A Case Study of the American Right to the Freedom of Speech

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One of our rights in the United States is freedom of speech, which is guaranteed by the First Amendment. The First Amendment of the United States Constitution, “…prohibits the making of any law respecting an establishment of religion, ensuring that there is no prohibition on the free exercise of religion, abridging the freedom of speech, infringing on the freedom of the press, interfering with the right to peaceably assemble, or prohibiting the petitioning for a governmental redress of grievances” (U.S. Const. Amend. I).

The case that I have identified in which the principles of free speech and censorship have been called into question, was on the social media platform Twitter. There is a video that was posted via twitter, brutally conveying the beating of a mentally disabled girl in Chicago in July 2019. The video of this 15 year old is horrible to watch, and within minutes after the incident, the video was released and it went viral. Discussions of the rights of the speaker versus the rights of the listener were called into question for this case. There are competing viewpoints to both sides.

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Bystanders posted the beating of the 15-year-old and before Twitter could respond, millions of users saw the video stirring a controversy. Research by Duggan and Smith (2013) found over half of the subscribers to Twitter use this platform to obtain news, and Twitter currently has 271 million active users tweeting in more than 35 languages. When comparing this to the printed version of a newspaper, Hadley Malcom (2014) reports that USA Today prints, on average, around 1.8 million copies and 1.4 million digital copies. Since Twitter has millions of users, they constantly must navigate the social norms of completely different cultures from around the world and what may be considered hostile or offensive by one government it may not be invasive in another. This makes it hard for Twitter to attempt to censor what a speaker wants to post. Free speech applies, even in the most difficult unpleasant circumstances. Many feel the journalists that covered the this video provided the facts and attempted to help the listener gain accurate knowledge of what was happening without breaking any rules. One could argue that for the millions of tweets that are posted every day, there is a somewhat low number of tweets that may create great anxiety. Keith Loria (2014), interviewed a lawyer named Eric Chad saying, “social media sites aren’t required to take anything down and have no responsibility to protect users from potentially troubling or offensive material” (p. 1). Private entities such as Twitter ultimately have the final word when it comes to what users can and cannot post based on their terms of service (TOS). With this case of the mentally disabled 15 year old, many sources supported the video posting, standing behind the rights of the speaker.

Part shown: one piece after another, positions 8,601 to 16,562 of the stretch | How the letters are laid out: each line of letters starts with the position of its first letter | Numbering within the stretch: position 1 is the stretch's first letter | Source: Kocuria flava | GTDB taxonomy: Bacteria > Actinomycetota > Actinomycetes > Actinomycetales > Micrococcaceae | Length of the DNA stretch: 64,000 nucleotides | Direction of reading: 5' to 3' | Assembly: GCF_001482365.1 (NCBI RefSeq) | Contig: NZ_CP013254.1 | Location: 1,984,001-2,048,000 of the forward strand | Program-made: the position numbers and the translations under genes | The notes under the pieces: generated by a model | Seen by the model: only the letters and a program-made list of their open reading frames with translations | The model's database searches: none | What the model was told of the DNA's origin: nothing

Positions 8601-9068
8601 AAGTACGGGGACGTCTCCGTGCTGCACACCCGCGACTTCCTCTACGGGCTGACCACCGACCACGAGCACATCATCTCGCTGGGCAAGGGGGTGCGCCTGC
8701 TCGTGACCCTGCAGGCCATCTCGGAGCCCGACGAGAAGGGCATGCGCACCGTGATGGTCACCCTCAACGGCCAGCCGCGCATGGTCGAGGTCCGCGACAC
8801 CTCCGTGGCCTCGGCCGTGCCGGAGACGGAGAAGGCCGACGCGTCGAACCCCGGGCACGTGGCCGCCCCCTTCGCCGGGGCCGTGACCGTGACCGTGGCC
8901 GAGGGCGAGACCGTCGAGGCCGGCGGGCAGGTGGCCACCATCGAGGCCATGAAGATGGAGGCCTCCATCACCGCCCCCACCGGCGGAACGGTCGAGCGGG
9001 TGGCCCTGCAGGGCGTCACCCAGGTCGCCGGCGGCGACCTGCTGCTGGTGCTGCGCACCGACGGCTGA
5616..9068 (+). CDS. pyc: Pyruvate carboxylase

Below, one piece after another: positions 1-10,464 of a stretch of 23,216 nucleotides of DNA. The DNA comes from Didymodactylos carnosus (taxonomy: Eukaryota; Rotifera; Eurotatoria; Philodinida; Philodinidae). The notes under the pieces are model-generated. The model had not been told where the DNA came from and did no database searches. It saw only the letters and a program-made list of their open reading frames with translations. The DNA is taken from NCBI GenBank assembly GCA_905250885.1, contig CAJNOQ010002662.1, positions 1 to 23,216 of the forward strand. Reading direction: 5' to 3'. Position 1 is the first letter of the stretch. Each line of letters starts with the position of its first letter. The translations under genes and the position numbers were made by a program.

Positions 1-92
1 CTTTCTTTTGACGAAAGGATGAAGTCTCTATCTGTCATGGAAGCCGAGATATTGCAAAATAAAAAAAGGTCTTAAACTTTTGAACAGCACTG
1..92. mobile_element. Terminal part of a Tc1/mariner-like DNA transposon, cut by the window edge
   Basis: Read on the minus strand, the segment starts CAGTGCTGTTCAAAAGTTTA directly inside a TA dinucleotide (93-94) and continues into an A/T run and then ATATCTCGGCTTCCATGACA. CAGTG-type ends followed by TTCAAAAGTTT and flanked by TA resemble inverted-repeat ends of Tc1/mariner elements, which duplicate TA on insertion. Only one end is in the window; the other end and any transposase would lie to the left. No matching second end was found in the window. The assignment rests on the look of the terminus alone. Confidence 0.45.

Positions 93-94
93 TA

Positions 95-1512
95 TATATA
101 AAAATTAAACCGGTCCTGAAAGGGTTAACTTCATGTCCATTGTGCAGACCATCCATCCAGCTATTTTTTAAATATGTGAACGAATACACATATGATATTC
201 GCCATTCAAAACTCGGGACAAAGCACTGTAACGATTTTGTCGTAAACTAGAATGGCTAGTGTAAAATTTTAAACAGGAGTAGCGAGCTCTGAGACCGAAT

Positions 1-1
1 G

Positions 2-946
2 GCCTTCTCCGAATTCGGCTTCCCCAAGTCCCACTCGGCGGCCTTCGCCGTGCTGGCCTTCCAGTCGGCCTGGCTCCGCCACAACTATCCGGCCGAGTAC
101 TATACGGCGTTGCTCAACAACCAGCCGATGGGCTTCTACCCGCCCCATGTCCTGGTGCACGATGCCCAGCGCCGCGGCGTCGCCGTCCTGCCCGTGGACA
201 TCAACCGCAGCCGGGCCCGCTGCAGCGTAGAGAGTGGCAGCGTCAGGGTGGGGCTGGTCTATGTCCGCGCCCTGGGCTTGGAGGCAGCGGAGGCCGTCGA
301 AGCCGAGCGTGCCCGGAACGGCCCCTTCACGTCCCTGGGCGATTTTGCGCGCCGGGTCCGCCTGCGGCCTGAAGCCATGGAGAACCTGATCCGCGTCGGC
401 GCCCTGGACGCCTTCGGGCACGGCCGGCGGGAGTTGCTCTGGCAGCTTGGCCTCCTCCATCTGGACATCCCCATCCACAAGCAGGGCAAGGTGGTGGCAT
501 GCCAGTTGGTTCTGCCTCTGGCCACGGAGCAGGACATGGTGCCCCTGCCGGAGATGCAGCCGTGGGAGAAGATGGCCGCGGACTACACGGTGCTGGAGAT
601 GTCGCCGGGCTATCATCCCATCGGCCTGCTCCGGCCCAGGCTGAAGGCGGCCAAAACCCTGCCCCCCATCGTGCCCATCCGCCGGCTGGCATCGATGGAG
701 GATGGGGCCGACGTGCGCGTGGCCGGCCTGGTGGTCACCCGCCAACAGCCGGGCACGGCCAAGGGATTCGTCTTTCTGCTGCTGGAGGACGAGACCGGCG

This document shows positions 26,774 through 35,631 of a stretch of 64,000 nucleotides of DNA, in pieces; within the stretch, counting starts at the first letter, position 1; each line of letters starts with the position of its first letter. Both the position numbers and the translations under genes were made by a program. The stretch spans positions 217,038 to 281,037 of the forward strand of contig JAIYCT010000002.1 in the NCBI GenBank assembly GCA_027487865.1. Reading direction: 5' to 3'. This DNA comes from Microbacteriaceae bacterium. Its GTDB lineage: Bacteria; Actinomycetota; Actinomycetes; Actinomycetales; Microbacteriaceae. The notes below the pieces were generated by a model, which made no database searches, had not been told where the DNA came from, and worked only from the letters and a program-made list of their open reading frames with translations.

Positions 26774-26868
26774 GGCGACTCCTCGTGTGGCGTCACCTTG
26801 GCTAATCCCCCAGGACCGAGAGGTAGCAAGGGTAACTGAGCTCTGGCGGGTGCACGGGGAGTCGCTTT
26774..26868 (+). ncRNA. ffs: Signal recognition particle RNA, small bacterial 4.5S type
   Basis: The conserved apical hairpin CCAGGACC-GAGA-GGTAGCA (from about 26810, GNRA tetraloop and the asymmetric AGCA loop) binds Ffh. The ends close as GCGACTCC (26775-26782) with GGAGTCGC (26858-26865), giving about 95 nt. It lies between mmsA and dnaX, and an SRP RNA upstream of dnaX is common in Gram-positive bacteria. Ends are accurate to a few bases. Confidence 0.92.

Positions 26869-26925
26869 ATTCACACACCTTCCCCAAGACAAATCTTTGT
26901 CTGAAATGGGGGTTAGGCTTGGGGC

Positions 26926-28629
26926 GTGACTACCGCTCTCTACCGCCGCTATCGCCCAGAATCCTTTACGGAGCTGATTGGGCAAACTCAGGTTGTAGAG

On the other hand, many listeners may argue that Twitter removing the coverage of was a fair act because people want and deserve respect and privacy. Many listeners subscribe to the free use of Twitter; however, they feel privacy should be respected with the death of anyone’s loved one to the best of Twitter’s ability (Loria, 2014). However, the difficulty of banning the coverage totally is merely impossible and we have given Twitter a degree of trust and control over what information we can see or share. According to Lauren Williams (2014), in ThinkProgress he reported the First Amendment gives media the right to publish and it also gives us the right not to publish (p. 4). With social media sites, one does not have to subscribe and while social media has transformed news content into a rapid feed, it is almost impossible to have the option of deciding if we want to see such graphic content. What has changed for the listener is the recent movement of social media companies focusing on this type of content being available to view. What hasn’t changed is the apparent demand from some users to delete this type of content.

Social media has become a place for news to be reported in real time and like it or not, people thrive on this type of coverage. Whether it be on the television, newspapers or social media, it is admittedly by far not perfectly done in my opinion. Based on my research and personal experience, I support Twitter’s ability to choose what they want to post and freedom of speech. However, censorship and freedom of speech should not be challenged with every opportunity. I think the strong message for me is that social media sites need to be consistent with their expectations and censorship rules and they need to decide what their true role is with freedom of speech. I do appreciate the media not wanting to “offend” but on the other hand I do feel social media is a platform to present news and denying access to important news coverage is a form of censoring. Perhaps social media should perform like the television news and give the audience a disclaimer, warning them on whether or not they would like to continue due to graphic content that is about to be shown. This gives the user the right to view or not to view. We have encountered a world full of immediate posts of pictures, texts and news. Social media is forcing us to redefine the way we obtain information. In my opinion, freedom of speech should stem from standards of truthfulness and sensitivity. As published in Big Speak Speakers Bureau, Thomas Freidman was quoted, “Global platforms allow more people to plug and play, collaborate and compete, share knowledge and share work, more than anything we have ever seen in the history of this world” (p. 2).

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